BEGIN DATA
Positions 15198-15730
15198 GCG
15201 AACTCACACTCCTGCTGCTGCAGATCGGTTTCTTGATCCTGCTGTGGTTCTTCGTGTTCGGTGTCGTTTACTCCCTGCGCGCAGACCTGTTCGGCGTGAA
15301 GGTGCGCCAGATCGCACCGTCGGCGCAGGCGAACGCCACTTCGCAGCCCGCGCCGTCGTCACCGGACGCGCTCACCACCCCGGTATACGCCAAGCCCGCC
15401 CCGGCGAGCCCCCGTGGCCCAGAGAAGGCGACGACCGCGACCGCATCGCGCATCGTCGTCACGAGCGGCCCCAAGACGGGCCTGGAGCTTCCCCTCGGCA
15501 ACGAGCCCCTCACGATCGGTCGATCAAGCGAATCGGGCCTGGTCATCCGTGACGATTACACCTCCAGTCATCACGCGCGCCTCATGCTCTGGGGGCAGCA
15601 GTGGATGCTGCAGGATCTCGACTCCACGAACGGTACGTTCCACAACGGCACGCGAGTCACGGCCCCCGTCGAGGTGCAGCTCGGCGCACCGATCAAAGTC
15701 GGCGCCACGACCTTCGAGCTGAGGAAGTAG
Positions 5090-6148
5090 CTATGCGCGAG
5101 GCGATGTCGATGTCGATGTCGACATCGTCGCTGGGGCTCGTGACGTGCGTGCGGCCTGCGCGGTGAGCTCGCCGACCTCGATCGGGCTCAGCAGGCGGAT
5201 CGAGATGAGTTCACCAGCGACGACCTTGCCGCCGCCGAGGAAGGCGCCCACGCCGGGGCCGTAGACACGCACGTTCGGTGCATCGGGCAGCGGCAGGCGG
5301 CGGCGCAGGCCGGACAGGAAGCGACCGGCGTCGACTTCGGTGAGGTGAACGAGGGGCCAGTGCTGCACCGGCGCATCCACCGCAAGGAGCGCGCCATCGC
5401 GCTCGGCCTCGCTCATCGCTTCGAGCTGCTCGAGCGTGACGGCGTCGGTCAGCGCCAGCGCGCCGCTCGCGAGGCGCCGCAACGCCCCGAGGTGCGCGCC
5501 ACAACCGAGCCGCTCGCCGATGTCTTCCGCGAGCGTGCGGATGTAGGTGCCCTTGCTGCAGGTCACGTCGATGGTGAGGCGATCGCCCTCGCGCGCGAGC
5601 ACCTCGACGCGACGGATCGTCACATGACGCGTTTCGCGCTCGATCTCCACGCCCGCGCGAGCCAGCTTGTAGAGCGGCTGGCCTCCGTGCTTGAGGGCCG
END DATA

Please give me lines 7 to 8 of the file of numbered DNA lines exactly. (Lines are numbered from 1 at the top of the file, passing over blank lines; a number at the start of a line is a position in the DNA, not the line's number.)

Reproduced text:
15601 GTGGATGCTGCAGGATCTCGACTCCACGAACGGTACGTTCCACAACGGCACGCGAGTCACGGCCCCCGTCGAGGTGCAGCTCGGCGCACCGATCAAAGTC
15701 GGCGCCACGACCTTCGAGCTGAGGAAGTAG